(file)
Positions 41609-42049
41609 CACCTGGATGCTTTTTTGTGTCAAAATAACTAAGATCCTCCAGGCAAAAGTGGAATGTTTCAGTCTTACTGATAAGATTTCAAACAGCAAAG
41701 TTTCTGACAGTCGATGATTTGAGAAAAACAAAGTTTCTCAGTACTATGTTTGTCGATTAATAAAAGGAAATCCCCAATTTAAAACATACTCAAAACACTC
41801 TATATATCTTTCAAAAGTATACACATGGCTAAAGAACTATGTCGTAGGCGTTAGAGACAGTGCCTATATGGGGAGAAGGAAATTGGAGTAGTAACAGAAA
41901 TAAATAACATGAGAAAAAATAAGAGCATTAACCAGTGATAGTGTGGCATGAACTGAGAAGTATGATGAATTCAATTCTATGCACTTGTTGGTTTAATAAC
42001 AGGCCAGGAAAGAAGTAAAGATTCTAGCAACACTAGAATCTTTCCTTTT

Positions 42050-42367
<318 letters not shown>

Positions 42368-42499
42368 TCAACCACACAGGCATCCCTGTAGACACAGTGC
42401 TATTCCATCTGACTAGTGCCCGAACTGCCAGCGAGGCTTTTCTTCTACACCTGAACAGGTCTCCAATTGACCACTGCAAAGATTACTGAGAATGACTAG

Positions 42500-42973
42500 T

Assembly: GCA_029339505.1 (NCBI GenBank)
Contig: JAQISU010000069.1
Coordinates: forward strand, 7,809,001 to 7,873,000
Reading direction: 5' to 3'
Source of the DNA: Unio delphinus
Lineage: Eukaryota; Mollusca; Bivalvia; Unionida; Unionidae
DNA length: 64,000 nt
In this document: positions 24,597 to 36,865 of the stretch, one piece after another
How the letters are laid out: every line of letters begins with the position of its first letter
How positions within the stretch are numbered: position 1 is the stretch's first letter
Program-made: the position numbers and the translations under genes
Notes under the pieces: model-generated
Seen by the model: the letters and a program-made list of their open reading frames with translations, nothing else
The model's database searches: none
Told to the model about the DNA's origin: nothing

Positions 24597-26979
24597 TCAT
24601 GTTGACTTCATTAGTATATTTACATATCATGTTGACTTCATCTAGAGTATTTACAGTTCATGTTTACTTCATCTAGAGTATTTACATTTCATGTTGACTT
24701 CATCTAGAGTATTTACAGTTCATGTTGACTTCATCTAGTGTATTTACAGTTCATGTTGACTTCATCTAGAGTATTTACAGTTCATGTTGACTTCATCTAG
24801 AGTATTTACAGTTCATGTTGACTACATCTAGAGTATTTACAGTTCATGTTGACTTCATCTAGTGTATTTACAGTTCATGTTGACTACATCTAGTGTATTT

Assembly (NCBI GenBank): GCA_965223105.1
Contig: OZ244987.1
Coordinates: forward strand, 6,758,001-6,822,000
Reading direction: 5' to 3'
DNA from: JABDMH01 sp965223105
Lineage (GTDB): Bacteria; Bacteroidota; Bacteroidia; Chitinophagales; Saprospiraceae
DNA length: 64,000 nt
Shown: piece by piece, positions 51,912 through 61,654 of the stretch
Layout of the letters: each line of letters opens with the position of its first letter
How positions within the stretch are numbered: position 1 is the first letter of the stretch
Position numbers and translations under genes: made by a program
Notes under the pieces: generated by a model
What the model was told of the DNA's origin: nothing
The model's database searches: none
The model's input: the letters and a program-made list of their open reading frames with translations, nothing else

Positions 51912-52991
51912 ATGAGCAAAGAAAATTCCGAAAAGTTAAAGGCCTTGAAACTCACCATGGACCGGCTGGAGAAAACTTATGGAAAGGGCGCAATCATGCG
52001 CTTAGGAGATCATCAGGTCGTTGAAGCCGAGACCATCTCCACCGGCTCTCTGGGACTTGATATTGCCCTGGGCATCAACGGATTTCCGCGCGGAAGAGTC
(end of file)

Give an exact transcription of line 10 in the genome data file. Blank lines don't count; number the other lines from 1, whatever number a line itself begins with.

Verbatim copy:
42368 TCAACCACACAGGCATCCCTGTAGACACAGTGC